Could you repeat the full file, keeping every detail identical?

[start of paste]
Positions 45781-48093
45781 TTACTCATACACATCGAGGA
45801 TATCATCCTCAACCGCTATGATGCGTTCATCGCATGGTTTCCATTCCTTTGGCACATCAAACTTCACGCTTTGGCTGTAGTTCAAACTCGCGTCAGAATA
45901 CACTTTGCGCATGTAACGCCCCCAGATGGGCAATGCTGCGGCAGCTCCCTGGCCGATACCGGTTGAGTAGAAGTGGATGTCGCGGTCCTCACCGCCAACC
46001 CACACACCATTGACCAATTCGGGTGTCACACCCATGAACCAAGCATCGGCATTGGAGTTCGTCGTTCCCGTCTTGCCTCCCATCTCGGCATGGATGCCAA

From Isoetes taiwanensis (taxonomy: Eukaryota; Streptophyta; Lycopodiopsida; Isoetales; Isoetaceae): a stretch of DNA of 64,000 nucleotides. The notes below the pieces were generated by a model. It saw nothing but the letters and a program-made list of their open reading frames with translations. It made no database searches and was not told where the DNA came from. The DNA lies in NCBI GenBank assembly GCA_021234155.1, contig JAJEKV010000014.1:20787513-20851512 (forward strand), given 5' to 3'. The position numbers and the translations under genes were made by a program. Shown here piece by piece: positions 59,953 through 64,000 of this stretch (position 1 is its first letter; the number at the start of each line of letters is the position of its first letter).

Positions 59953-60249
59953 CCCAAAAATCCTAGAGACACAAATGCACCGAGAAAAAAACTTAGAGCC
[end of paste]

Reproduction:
Positions 45781-48093
45781 TTACTCATACACATCGAGGA
45801 TATCATCCTCAACCGCTATGATGCGTTCATCGCATGGTTTCCATTCCTTTGGCACATCAAACTTCACGCTTTGGCTGTAGTTCAAACTCGCGTCAGAATA
45901 CACTTTGCGCATGTAACGCCCCCAGATGGGCAATGCTGCGGCAGCTCCCTGGCCGATACCGGTTGAGTAGAAGTGGATGTCGCGGTCCTCACCGCCAACC
46001 CACACACCATTGACCAATTCGGGTGTCACACCCATGAACCAAGCATCGGCATTGGAGTTCGTCGTTCCCGTCTTGCCTCCCATCTCGGCATGGATGCCAA

From Isoetes taiwanensis (taxonomy: Eukaryota; Streptophyta; Lycopodiopsida; Isoetales; Isoetaceae): a stretch of DNA of 64,000 nucleotides. The notes below the pieces were generated by a model. It saw nothing but the letters and a program-made list of their open reading frames with translations. It made no database searches and was not told where the DNA came from. The DNA lies in NCBI GenBank assembly GCA_021234155.1, contig JAJEKV010000014.1:20787513-20851512 (forward strand), given 5' to 3'. The position numbers and the translations under genes were made by a program. Shown here piece by piece: positions 59,953 through 64,000 of this stretch (position 1 is its first letter; the number at the start of each line of letters is the position of its first letter).

Positions 59953-60249
59953 CCCAAAAATCCTAGAGACACAAATGCACCGAGAAAAAAACTTAGAGCC